Main thrust of this chapter comprises of a few case studies that are being treated as success stories in the aspect of ICT mediated learning, and at the same time act as empowering tool in terms of socio-economic development. Emphasis has been given to incorporate cases that involve ICT for community learning, and they have been portrayed with analytic approach. It is expected that these cases will be able to justify inclusion of ICTs in community learning and socio-economic empowerment.

Case Studies

Case 1:

Adult Basic Education (ABE)

Integrates the use of ICT into teaching practices for organizational realignment and empowerment

Established in 1990, ABE provided ICT supported courses in the South Wales Valleys in UK that is a post-industrial area with low levels of education, widespread illiteracy and innumeracy in adult population and growing digital divide. The programme has established community based Open Learning Centres (OLCs) dedicated to teaching basic literacy, communication and numeric skills to adult groups (Harris, 2002).

Table-2 shows the ICT based courses that evolved since its inception in 1997. This table not only shows the necessary modification of courses to meet the demand of the community throughout this period, but also adjusted contents that show the development trend of ICT based courses in that region.

Table 2: ICT based ABE courses during 1997-2002 (Adapted from Harris, 2002)

Year and duration of courses

Courses

Activities

1997-98, 4 hrs/week

Internet Club

  • Web browsing / searching

  • email

  • HTML authoring

1998-99, 6 hrs/week

Internet Club2

  • Web browsing / searching

  • Email

  • HTML authoring

  • Computer graphics

  • 3D Animation

1999-2000, 8 hrs/week

Internet Club3 under network

  • Web browsing / searching

  • Email

  • HTML authoring

  • Computer graphics

  • 3D Animation

2000-01, 16 hrs/week

  • Computer Club

  • Creative Computation

  • Web workshops

  • Web browsing / searching

  • Email

  • HTML authoring

  • Computer graphics

  • Digital Video

  • Computer Programming

2001-02, 24 hrs/week

  • Computer Club

  • Creative Computation

  • Web workshops

  • Film workshops

  • DTP workshops

  • Web browsing / searching

  • Email

  • HTML authoring

  • Computer graphics

  • Digital Video

  • Computer Programming

  • Desk Top Publishing

Case 2:

EducaNext

Supports acquisition of high skills as per demand of the European industry and need of the global market

This programme supports the creation and sharing of knowledge between educators. It also enables collaboration among participants by providing a complete package of services to support the exchange and delivery of learning resources. EducaNext acts as a collaboration facilitator and at the same time as a marketplace. It is primarily considered as a business-to-business service and enables partnerships among institutes of higher education and industry to provide the right expertise at the right time.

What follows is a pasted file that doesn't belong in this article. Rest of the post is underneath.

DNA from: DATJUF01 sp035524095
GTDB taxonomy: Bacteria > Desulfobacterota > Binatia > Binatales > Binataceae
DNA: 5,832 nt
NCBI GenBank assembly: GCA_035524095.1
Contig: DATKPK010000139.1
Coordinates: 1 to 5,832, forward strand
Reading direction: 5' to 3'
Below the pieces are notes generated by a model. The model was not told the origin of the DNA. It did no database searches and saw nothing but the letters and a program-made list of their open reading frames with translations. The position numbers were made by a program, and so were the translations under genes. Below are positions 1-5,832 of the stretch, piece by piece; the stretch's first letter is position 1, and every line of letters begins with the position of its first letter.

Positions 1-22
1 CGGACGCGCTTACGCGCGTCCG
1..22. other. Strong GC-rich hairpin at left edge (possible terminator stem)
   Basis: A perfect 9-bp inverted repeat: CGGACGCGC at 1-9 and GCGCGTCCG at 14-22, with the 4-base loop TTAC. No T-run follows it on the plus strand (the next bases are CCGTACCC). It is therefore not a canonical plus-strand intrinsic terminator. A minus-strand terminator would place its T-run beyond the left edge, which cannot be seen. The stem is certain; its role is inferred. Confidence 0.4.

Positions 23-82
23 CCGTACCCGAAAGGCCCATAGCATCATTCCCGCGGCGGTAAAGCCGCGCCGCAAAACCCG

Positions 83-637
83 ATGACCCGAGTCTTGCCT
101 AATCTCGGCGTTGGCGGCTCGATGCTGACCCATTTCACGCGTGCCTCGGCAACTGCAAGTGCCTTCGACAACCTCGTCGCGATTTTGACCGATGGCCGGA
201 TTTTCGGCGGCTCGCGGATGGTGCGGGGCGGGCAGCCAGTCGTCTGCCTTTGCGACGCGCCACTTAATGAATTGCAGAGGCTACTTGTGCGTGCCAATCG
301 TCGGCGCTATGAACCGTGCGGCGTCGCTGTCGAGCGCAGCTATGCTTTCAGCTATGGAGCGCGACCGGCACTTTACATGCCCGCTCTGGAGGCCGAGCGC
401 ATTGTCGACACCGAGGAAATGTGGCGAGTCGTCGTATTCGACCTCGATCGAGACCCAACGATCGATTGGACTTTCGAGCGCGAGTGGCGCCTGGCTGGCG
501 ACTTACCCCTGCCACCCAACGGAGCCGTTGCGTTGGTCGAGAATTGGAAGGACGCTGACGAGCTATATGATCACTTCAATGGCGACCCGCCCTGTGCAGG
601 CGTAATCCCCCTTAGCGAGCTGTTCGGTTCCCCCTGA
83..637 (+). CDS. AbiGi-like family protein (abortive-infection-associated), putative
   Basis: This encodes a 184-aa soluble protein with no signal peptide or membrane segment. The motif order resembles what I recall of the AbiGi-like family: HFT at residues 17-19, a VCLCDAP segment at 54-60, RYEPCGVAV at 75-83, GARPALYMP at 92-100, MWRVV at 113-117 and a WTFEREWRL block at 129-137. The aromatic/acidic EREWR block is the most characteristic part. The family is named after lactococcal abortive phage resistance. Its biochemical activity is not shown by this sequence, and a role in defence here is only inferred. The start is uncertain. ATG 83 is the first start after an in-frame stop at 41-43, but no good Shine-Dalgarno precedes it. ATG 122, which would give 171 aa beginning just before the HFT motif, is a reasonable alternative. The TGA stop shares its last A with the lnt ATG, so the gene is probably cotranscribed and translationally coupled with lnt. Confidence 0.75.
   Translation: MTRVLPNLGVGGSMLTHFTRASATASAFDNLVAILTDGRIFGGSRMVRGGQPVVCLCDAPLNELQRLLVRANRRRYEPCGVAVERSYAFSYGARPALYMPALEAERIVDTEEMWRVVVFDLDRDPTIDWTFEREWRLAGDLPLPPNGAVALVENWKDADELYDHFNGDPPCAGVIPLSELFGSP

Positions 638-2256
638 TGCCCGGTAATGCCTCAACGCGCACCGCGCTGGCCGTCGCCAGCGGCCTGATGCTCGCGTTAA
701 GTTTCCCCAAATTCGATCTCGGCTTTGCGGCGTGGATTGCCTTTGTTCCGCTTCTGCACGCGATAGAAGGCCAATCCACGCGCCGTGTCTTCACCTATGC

Case 3:

Pan Asia Network (PAN) in Bhutan

Establishment of ICT supported distance education

In 2003, PAN started a project supporting Bhutan's National Institute of Education (NIE) to establish ICT based distance education programme for educators. The project developed and tested appropriate ICT based learning support system and assessed whether ICTs improve the quality of and access to learning. The project aims to implement 16 distance education courses, including development of online tutorials, support services, counseling services and multimedia contents. This project also emphasized the development of key performance indicators for distance educators, especially for those that may be replicated across the PAN regions (PAN, 2005).

Case 4:

S2NET in EU Region

ICT based learning as a tool for social inclusion

The project prepared a guide to support the target groups in the design, delivery and evaluation of training actions for disadvantaged individuals, provided directives to develop learners' meta-competencies and train them in order to sustain an empowered attitude towards their practical lives (Dondi, 2003).

Main objectives are to:

Encourage use of e-learning for training educators and policy makers;

Support innovation in training and education methods using ICT based learning;

Promote good practices in the use of ICT for real life application; and

Raise awareness on e-learning to prevent social exclusion.

FUTURE ISSUES

The question about the quality of ICT based learning remains opaque and fraught with difficulties. These difficulties further compounded when it comes to evaluate the quality of the use of ICT for learning en masse. However, the development of ICT based learning products and opportunities are rapidly expanding in areas of education and skill development. The media varies from intranet, Internet, multimedia, email, interactive TV, teleconferencing, video-conferencing or other computer mediated learning methods. But, till now innovative approaches are missing to evaluate the development, growth, impact, and potential of ramification of this form of education system. Despite, global effort in diversified platforms, distance education or e-learning or ICT based learning has not attained at a suitable state; governments remain hesitant (often mismanaged or misguided) in funding, private investors behave in unfamiliar way, and development actors remain away from investing in this sector.